Featured Research

from universities, journals, and other organizations

New discovery could help turn antibiotic into antimalarial drug

Date:
September 3, 2014
Source:
Walter and Eliza Hall Institute
Summary:
Researchers are making progress towards new antimalarial drugs, after revealing how an antibiotic called emetine blocks the molecular machinery that produces the proteins required for malaria parasite survival.

Molecular structure of the malaria parasite's ribosome bound to the antibacterial drug emetine (small light blue spheres).
Credit: Image courtesy of Walter and Eliza Hall Institute

Melbourne researchers are making progress towards new antimalarial drugs, after revealing how an antibiotic called emetine blocks the molecular machinery that produces the proteins required for malaria parasite survival.

Related Articles


Although emetine is effective against malaria it is not used as a preventive drug due to its significant side effects. However, the work of Walter and Eliza Hall Institute researchers Dr Wilson Wong, Dr Jake Baum and colleagues in showing how emetine attaches to and blocks the molecular machinery that makes the proteins required for malaria parasite survival has revealed new approaches for antimalarial drug development.

Their study, involving collaborators led by Dr Sjors Scheres from the MRC Laboratory of Molecular Biology in Cambridge, UK and the Bio21 Institute in Melbourne was published in the journal eLife.

Malaria infects hundreds of millions of people worldwide every year and causes more than 600,000 deaths. The Plasmodium malaria parasite has developed resistance to current antimalarial drugs, making them less effective and new drugs are needed urgently.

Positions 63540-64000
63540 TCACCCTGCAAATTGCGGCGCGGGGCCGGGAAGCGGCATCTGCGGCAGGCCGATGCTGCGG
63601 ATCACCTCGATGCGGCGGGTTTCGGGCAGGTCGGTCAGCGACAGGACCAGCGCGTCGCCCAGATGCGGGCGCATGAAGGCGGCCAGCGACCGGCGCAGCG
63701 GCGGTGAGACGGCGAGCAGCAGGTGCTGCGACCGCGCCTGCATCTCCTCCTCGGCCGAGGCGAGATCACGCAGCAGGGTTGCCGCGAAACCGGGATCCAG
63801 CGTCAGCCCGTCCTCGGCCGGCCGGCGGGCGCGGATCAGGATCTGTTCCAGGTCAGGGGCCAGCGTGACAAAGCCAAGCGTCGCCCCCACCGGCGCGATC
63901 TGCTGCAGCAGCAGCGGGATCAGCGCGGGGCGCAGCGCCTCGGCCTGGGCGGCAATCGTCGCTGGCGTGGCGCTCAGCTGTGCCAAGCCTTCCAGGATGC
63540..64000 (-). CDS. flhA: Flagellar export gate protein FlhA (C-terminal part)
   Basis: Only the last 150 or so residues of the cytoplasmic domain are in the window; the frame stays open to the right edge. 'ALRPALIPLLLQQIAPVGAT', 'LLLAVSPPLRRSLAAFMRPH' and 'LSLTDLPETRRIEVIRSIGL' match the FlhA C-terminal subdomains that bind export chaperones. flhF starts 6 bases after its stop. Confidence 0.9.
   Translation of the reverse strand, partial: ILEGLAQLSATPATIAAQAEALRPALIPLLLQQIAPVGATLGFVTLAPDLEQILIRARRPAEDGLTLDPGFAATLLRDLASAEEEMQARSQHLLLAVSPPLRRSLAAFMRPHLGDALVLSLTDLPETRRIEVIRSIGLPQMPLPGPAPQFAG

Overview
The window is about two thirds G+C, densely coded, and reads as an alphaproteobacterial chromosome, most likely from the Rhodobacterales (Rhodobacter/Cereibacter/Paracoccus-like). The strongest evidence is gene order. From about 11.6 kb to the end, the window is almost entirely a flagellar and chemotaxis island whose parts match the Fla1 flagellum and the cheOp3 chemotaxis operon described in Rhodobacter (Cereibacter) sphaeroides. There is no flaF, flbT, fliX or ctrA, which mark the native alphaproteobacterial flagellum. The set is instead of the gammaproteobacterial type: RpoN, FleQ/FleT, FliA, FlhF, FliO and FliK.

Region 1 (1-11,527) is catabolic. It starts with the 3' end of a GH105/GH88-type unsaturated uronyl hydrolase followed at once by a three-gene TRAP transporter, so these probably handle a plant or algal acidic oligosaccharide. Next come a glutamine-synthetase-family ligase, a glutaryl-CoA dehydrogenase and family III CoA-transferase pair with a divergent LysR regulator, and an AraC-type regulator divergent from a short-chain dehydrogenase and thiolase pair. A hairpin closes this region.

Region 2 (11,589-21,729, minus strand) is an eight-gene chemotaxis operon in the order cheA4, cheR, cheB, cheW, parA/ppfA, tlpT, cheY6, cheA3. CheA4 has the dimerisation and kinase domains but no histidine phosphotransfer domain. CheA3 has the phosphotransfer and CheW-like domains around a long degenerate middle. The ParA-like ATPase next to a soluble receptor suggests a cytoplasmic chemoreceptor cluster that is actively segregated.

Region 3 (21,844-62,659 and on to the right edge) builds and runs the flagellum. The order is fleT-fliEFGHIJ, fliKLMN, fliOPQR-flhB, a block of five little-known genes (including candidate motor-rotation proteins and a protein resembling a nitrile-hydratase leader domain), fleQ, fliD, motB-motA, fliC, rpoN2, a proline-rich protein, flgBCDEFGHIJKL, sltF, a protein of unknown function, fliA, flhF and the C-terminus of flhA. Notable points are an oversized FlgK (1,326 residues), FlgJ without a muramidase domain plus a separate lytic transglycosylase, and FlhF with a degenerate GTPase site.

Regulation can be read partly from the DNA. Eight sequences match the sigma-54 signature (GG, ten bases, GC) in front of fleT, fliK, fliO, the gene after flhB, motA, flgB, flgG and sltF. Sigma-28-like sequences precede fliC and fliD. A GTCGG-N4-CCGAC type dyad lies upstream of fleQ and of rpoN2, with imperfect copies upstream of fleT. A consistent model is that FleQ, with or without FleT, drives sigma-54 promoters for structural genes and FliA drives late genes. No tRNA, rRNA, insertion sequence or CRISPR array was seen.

Dr Wong said the study examined the parasite cell's protein-making machinery, called the ribosome, visualising for the first time the structure of this 'protein complex' in the malaria parasite. "The ribosome is responsible for constructing all proteins inside the cell, based on the DNA 'blueprint'," he said. "Antibiotics such as emetine kill the malaria parasite by binding to its ribosome and preventing the parasite from building the proteins it needs to produce energy, grow, reproduce and evade the immune system."

Dr Wong said knowledge of emetine and related antibiotics such as pactamycin could be used as the basis for developing new antimalarial drugs.

"Our structure is an exciting discovery as it gives a clear path forward in developing new drugs to tackle this deadly disease. We have found features of the parasitic ribosome that are not found in the human form. Drug makers could exploit these features in order to specifically target the production of proteins within the malaria parasite," Dr Wong said.

"We are now working with our colleagues from the institute's ACRF Chemical Biology division to develop new molecules based on emetine and pactamycin. Knowing exactly how these antibiotics work will enable development of new antimalarial drugs that replicate the active component of these antibiotics while changing the parts that make it toxic to patients," Dr Wong said.

Dr Jake Baum, now at the Imperial College of London, UK, said the study used a new imaging technique called cryo-electron microscopy (cryo-EM) to create the structure of the malaria parasite's ribosome.

"Cryo-EM is an exciting technique that allows us to visualise the structure of protein complexes directly from cellular material, instead of having to crystallise them which is often difficult to do and requires huge amounts of material," Dr Baum said. "Working with our colleagues at the MRC Laboratory of Molecular Biology in Cambridge, UK, the images of the parasite ribosome revealed how emetine binds to the ribosome, stopping it from reading the 'recipe' for malaria proteins. Now we can use this knowledge to design better forms of emetine that could be used to tackle malaria."